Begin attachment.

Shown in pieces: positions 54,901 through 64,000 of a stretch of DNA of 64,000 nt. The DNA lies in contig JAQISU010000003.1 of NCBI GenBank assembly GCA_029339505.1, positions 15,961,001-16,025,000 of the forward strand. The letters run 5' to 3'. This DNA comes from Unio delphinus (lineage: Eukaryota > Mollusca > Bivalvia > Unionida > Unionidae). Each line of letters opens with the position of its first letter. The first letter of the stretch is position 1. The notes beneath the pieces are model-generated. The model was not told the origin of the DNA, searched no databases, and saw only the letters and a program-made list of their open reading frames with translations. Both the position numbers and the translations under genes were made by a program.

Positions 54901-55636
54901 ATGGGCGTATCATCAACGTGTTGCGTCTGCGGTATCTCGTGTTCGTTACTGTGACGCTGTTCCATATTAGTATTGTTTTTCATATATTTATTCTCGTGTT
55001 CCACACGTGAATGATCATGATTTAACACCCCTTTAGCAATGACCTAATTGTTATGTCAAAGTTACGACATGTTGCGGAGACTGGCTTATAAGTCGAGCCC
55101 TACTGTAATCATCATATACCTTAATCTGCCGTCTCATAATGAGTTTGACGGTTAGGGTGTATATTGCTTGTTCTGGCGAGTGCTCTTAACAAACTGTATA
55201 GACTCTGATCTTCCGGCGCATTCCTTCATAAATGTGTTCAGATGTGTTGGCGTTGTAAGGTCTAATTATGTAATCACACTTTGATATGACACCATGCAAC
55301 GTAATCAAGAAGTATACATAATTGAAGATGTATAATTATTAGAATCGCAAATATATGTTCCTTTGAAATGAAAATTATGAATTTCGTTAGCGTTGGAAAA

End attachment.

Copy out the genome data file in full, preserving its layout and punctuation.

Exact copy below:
Shown in pieces: positions 54,901 through 64,000 of a stretch of DNA of 64,000 nt. The DNA lies in contig JAQISU010000003.1 of NCBI GenBank assembly GCA_029339505.1, positions 15,961,001-16,025,000 of the forward strand. The letters run 5' to 3'. This DNA comes from Unio delphinus (lineage: Eukaryota > Mollusca > Bivalvia > Unionida > Unionidae). Each line of letters opens with the position of its first letter. The first letter of the stretch is position 1. The notes beneath the pieces are model-generated. The model was not told the origin of the DNA, searched no databases, and saw only the letters and a program-made list of their open reading frames with translations. Both the position numbers and the translations under genes were made by a program.

Positions 54901-55636
54901 ATGGGCGTATCATCAACGTGTTGCGTCTGCGGTATCTCGTGTTCGTTACTGTGACGCTGTTCCATATTAGTATTGTTTTTCATATATTTATTCTCGTGTT
55001 CCACACGTGAATGATCATGATTTAACACCCCTTTAGCAATGACCTAATTGTTATGTCAAAGTTACGACATGTTGCGGAGACTGGCTTATAAGTCGAGCCC
55101 TACTGTAATCATCATATACCTTAATCTGCCGTCTCATAATGAGTTTGACGGTTAGGGTGTATATTGCTTGTTCTGGCGAGTGCTCTTAACAAACTGTATA
55201 GACTCTGATCTTCCGGCGCATTCCTTCATAAATGTGTTCAGATGTGTTGGCGTTGTAAGGTCTAATTATGTAATCACACTTTGATATGACACCATGCAAC
55301 GTAATCAAGAAGTATACATAATTGAAGATGTATAATTATTAGAATCGCAAATATATGTTCCTTTGAAATGAAAATTATGAATTTCGTTAGCGTTGGAAAA